Monday, 15 February 2010

(500) Film of Empire - Day 152 - Valentine's Day

Such is my sad little life that I am all alone on Valentine's Day, but that means I'm free from having to pay over-inflated prices for cards, chocolates and flowers.
After an afternoon of rehearsals for the second show I will be in this year which will be a cabaret of Music from the Movies, how perfect is that for me, I retired to the comfort of my sofa with a curry banquet for one (is there anything more depressing on Valentine's Day than ordering a curry banquet for one? Answers on a postcard please) as it was time for a double bill and started with a romance... a True Romance!

157 - True Romance - 4 stars
The course of true love never runs smooth and that certainly the case for Clarence and Alabama, a comic book and movie nerd and a call girl, who get mixed up with white Rastas, mob bosses, movie producers, and a stoned Brad Pitt along the bumpy road to love.
One of the major criticisms of Tarantino, and at times a very valid one, is that he doesn't know how to edit himself. He writes and writes and writes but is very bad at cutting things out of his own work. Inglourious Basterds is his best work in years and gets better with multiple viewings but it doesn't alter the fact that it is a bit too long. Then there is Death Proof, half an OK film and half of self-indulgent waffle between annoying female characters.
However True Romance might be Tarantino's best film because it is not directed by him. Tony Scott directs this with his usual visual flair mixing fast cutting, gun fights, action, music, etc with the high octane style that served him so well through 80's action films like Top Gun, etc but still knows when to slow things down to serve the dialogue, which is unmistakabley Tarantino.
Whether it is Clarence talking to a woman at a bar about Elvis or Kung Fu movies, Galdofini's mobster discussing how the act of killing becomes diluted, it has a familiar ring to it that comes from Hollywood's enfant terrible.
And it is in this film that we get Tarantino's finest scene; Walken vs Hopper in 'the liar scene'.
I encourage you to use the link and watch the scene in its entirety but to summarise, Walken is at his most chilling as a mob enforcer determined to get Hopper to spill the beans on where his son Clarence is. Hopper knows he is screwed either way so turns the tables on Walken's Sicilain mobster with a classic history lesson. Tony Scott uses simple shots to allow the two actors to go back and forth with each other and the classical music over the top creates one of the best face offs in cinematic history.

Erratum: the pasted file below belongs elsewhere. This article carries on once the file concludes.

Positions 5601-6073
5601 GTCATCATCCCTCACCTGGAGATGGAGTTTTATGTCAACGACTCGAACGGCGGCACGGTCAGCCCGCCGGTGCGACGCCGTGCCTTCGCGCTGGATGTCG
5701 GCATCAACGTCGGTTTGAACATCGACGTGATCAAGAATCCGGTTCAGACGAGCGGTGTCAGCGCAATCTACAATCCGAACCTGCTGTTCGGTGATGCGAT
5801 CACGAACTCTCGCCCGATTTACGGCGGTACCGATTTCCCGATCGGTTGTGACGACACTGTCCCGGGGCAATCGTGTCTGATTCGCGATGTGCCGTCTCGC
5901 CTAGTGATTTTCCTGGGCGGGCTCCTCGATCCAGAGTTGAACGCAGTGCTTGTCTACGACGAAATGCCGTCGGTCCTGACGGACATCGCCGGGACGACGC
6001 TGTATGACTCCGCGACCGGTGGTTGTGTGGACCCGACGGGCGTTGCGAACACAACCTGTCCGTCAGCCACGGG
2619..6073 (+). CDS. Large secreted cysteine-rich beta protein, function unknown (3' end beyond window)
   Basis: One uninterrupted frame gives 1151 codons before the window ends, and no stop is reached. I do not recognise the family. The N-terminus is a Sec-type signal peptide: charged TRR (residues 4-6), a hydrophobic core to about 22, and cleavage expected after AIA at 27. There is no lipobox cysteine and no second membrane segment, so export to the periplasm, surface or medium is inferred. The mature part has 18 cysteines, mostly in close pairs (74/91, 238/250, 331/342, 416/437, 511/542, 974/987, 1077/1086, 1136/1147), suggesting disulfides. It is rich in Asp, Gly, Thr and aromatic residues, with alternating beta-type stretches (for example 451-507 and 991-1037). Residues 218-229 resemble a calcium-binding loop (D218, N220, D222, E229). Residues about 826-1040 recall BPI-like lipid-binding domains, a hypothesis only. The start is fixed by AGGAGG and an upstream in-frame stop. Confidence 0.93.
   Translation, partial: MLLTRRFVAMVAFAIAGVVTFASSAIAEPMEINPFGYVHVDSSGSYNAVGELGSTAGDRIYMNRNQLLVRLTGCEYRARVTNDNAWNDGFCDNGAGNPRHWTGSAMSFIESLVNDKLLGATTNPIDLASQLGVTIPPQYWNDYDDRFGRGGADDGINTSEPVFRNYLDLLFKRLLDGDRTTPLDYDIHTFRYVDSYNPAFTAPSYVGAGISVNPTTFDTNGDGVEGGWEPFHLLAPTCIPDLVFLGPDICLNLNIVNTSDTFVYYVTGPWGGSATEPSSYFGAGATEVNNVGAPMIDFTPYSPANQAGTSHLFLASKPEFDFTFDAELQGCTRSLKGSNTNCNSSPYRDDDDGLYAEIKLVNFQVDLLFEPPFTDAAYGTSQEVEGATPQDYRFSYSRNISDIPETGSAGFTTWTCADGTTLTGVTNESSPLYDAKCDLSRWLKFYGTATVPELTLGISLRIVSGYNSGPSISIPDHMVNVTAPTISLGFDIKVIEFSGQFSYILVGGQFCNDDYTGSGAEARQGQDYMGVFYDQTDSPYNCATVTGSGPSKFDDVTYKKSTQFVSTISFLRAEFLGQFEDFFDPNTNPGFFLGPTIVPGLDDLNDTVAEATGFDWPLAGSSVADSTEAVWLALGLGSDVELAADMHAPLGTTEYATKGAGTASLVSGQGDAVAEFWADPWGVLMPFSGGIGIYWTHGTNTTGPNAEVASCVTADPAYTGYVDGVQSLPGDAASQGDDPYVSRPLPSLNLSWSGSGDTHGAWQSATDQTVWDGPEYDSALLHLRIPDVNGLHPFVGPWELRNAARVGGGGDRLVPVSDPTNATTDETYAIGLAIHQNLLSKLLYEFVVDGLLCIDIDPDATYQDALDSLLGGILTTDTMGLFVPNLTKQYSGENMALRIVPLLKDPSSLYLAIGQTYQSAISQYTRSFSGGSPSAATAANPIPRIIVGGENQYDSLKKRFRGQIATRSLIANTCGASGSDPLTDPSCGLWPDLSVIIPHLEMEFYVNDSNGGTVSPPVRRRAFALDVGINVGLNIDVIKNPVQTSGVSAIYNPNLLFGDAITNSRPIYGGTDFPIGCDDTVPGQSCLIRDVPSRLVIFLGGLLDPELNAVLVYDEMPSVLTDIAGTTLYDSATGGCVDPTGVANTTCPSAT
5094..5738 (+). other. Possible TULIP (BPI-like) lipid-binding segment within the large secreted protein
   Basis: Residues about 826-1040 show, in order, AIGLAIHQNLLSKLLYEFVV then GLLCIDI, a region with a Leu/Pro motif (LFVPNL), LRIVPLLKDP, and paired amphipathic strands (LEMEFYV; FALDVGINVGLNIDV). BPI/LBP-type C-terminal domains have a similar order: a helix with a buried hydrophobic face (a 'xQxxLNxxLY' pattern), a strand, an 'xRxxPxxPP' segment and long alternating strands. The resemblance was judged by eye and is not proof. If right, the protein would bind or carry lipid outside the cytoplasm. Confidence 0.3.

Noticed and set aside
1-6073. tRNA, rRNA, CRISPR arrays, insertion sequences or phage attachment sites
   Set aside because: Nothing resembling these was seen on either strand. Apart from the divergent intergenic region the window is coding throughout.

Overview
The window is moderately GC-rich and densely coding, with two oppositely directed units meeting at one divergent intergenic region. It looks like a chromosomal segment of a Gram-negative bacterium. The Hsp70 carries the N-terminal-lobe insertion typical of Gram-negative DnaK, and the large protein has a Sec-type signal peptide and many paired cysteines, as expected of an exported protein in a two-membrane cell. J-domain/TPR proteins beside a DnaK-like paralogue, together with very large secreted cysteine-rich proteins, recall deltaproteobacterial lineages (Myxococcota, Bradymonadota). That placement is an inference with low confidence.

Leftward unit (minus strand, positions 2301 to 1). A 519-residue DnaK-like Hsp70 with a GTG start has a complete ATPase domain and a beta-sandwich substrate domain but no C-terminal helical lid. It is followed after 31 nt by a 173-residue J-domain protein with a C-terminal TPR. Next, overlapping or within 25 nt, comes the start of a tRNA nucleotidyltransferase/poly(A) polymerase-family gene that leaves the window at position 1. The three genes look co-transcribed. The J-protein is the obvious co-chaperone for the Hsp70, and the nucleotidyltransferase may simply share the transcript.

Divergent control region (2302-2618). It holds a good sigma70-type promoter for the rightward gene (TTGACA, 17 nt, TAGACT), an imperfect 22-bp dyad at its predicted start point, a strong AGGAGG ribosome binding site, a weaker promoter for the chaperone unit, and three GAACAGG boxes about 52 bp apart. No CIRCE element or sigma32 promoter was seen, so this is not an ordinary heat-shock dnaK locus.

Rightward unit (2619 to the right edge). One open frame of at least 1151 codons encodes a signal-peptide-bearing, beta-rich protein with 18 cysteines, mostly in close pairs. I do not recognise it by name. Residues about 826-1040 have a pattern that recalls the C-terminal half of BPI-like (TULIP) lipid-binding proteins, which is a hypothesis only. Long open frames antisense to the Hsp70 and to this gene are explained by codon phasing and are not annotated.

Now I don't want to spoil the ending of the film, but since it is Valentine's Day and I'm in a bitter kind of mood I would have been much happier to have seen the film end with Tarantino's original ending, which is available on the DVD if you want to see it.

A change of pace now and I'm watching Little Miss Sunshine that holds a special place in my heart as it was the first movie that I watched with the first girl I ever loved and the only relationship I've ever had. We had a great year and a half before it ended but we've remained close friends and she still knows me better than anyone.
It's funny how films or songs can suddenly transport you back to a certain place or time in your life, make you feel and remember things that can make you feel happy or sad, and all from just a chord or lyric or image. That's why I love movies so much, they are my true Valentine. Because they will always be there, even if no one else is.

402 - Little Miss Sunshine - 4 stars
The original little film that could, and did by grossing over $100 million worldwide and winning awards left, right and centre. This resulted in every quirky indie hit being labeled as "this year's Little Miss Sunshine".

The reason this film succeeds is down to the quality of the acting. There is not a poor performance between the dysfunctional family, mixing established character actors like Kinnear, Collette and Arkin with rising stars Dano and Breslin. The standout performance however comes from Steve Carell as Frank, the gay, suicidal uncle. It is a deeply moving and charming performance as you can see his journey from despair to reconnecting with his family. It is a million miles away from Brick in Anchorman or The 40 Year Old Virgin, and continues the tradition of comic actors playing it straight e.g. Bill Murray and Jim Carrey.
The climax of the film is a critique and mockery of the Bizarro world of US child beauty pageants. Seriously, look at some of the kids Olive is competing against. They resemble children but their faces look like grown ups, deeply disturbing (for more evidence check out Bruno for the depths the parents will sink to to promote their children).
However its the weird and wonderful that win out in the end thanks to the funniest dance sequence since Napoleon Dynamite.

Days remaining - 213 Films remaining - 280

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